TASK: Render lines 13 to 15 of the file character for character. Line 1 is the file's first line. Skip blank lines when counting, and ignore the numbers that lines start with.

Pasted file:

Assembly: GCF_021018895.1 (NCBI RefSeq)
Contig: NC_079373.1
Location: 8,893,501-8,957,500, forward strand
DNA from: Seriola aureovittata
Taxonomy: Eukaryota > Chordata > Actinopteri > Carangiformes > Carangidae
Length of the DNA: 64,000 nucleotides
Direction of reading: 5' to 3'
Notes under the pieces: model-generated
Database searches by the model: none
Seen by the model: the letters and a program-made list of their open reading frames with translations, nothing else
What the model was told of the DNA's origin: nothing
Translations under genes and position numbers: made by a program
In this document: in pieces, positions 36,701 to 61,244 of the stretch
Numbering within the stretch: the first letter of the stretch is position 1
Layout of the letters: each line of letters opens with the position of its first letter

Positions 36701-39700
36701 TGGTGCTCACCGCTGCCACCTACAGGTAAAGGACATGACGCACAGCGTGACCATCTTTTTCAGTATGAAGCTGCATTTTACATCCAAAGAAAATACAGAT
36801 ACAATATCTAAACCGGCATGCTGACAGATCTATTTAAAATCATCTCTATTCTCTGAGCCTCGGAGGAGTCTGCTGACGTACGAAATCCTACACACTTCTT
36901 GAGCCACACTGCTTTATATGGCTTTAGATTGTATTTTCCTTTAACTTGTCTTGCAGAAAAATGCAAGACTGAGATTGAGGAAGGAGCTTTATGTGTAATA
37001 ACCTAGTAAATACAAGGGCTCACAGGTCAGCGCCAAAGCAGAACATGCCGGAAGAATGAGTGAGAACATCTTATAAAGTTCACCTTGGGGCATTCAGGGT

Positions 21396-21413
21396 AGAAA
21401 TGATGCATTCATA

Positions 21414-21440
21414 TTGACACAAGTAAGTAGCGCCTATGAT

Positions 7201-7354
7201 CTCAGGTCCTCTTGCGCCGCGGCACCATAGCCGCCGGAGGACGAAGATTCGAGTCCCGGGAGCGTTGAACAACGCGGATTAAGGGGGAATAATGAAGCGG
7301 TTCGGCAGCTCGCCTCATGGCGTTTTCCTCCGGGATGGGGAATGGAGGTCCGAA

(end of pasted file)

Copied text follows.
In this document: in pieces, positions 36,701 to 61,244 of the stretch
Numbering within the stretch: the first letter of the stretch is position 1
Layout of the letters: each line of letters opens with the position of its first letter